Austria explained For Members

Reader question: Is it legal to drink in public in Austria?

The Local Austria
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Reader question: Is it legal to drink in public in Austria?
Drinking in public is common in Austria. Photo by Julian Jagtenberg from Pexels

Drinking in public is not only legal in Austria, but it is much more socially acceptable in many other countries. Here’s what you need to know.


With bars and restaurants closed during the pandemic, the only place to have a drink other than your house was the park, square or anywhere else in Austria. 

When restaurants and bars reopened in 2021, while many of us grabbed our proof of vaccination, recovery or negative test and went straight to the pub, some of us might have gotten a little attached to drinking outside. 

Fortunately, not only is drinking outside perfectly legal in Austria, but it is not frowned upon socially to the same extent it might be in other countries. 

Everyone over drinking age - which is 16 for beer and wine and 18 for schnapps, cocktails and spirits - is allowed to drink in public in Austria.

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In most Austrian cities, towns and villages, having a few drinks in the park or a square is very socially acceptable - provided of course you keep the noise down and don’t start singing “it’s coming home” at full volume while goose-stepping down the sidewalk.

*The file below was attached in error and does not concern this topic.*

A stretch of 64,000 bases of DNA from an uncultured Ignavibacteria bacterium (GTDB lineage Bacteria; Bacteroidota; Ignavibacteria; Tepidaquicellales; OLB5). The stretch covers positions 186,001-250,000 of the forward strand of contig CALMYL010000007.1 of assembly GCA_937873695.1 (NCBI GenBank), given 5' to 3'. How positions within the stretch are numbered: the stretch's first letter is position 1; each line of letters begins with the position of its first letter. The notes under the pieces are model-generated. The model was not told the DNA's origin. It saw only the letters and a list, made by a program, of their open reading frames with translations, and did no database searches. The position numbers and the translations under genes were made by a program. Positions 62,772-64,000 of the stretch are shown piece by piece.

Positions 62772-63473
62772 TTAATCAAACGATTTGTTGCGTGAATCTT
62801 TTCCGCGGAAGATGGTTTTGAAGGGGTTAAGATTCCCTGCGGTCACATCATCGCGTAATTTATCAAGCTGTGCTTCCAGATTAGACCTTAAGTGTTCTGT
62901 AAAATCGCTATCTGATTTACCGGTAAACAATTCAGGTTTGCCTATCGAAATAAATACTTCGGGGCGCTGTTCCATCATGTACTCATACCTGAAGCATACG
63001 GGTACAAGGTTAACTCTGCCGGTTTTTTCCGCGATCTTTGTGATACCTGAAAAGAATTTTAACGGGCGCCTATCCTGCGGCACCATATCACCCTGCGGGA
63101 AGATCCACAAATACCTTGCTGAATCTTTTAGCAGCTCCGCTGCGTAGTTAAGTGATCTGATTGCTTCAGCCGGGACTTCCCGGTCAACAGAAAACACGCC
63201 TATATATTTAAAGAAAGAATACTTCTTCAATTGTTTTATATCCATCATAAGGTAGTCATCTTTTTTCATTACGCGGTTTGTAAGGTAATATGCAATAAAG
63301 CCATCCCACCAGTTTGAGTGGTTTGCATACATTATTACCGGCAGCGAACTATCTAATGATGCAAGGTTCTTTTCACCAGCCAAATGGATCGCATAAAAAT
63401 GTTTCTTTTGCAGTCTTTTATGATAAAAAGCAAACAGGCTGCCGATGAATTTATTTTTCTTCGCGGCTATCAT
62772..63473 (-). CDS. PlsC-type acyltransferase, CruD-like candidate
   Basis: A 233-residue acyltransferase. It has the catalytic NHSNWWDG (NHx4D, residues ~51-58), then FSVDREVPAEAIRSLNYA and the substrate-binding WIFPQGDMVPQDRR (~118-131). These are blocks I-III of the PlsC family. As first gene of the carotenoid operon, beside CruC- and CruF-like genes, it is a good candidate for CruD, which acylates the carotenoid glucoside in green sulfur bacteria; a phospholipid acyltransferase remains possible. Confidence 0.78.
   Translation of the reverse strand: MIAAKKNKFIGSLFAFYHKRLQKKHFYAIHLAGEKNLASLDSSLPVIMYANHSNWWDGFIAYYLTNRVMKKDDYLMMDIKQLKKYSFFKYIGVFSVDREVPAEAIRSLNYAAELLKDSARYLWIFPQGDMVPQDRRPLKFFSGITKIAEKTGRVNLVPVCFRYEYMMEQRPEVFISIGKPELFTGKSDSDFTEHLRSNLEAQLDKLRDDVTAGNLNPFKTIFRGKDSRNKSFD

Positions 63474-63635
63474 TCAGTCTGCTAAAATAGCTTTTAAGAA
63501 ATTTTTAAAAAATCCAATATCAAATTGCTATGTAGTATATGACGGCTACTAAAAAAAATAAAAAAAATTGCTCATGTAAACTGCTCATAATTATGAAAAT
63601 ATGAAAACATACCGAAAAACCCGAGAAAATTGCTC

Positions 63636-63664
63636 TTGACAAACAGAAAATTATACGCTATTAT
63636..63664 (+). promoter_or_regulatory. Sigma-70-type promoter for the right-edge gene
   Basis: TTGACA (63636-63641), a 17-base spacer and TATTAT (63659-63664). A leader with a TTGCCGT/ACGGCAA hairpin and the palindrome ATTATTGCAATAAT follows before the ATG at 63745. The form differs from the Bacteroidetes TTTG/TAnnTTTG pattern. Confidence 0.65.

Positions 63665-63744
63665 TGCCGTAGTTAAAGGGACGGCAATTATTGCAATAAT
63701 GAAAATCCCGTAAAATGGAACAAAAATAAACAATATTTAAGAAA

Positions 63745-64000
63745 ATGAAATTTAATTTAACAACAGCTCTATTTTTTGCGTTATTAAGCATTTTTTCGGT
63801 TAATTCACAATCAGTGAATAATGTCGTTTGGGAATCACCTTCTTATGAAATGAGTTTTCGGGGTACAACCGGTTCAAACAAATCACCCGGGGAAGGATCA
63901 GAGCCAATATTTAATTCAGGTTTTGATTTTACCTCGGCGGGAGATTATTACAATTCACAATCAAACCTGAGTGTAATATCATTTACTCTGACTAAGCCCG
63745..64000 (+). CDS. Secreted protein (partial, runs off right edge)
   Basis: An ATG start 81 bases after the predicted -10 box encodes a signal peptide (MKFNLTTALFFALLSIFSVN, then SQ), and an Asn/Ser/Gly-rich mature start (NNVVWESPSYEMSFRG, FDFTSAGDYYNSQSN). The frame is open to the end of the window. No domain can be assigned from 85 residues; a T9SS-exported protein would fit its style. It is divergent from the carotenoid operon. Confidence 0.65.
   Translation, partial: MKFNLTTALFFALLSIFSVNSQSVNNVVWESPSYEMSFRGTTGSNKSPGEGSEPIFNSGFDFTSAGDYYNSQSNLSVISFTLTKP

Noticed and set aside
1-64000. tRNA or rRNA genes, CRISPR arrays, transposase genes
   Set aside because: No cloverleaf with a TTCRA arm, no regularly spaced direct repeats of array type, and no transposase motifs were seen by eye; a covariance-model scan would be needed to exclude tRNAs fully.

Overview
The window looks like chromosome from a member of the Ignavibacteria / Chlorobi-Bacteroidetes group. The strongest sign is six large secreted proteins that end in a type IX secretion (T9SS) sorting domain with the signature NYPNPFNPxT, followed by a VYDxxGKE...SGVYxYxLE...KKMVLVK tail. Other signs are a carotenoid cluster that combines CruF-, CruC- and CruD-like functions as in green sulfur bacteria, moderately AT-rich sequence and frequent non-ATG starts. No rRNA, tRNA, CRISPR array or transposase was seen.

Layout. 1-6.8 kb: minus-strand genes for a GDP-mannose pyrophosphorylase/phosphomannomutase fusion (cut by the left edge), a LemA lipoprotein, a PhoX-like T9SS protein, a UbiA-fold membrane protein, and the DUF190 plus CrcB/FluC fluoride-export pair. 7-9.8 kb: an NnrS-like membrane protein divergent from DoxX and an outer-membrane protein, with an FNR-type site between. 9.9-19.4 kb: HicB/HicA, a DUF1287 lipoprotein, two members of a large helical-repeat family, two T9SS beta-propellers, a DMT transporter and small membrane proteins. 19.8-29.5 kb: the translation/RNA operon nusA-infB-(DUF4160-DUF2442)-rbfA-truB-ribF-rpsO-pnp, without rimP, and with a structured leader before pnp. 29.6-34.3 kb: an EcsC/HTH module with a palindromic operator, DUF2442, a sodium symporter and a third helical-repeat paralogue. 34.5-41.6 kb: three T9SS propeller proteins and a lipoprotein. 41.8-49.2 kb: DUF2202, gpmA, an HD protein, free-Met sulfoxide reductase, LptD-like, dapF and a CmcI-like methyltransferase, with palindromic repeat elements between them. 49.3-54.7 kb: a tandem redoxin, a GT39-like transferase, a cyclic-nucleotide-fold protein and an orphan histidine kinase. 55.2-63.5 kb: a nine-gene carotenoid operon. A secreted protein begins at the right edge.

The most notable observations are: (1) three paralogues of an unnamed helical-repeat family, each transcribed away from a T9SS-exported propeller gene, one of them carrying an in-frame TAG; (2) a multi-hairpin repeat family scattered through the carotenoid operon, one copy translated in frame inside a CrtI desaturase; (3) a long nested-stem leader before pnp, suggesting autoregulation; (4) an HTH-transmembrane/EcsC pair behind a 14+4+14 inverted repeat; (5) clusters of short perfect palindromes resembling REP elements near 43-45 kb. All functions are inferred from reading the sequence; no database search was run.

Austria is also very fond of the ‘Wegbier’, which is the beer you drink when you are on your way somewhere. 

Quite often this is on the way home from work or on the way to the pub, but it can also be the point of the activity in itself - i.e. meeting up for a Wegbier or three, just walking around the neighbourhood. 

It might surprise plenty of people arriving from English-speaking countries but Austria, like neighbouring Germany, tends to have a policy of policing the conduct rather than just policing the drinking. 

So drinking in public is possible everywhere? 

There are some public squares and places where drinking is forbidden, but this is relatively rare. 

Drinking in the Praterstern area in Vienna, including the train station, is not allowed. There are also bans in Salzburg’s main station and Südtiroler Platz, as well as Heiligengeistplatz in Klagenfurt and the main square in Graz. 

Many public transport companies forbid drinking at stations, on platforms and while on the train or bus itself. 


However, this tends to only be enforced where people become loud or unruly; watching people drink a Feierabendbier - a beer when you finish work - quietly and calmly while on the way home is relatively common. 

During the Covid pandemic there were also some bans in alcohol consumption in public places in some parts of the country, however these were largely wound back when the lockdown measures were eased. 

The official rules for alcohol consumption in Austria can be seen here (in German). 


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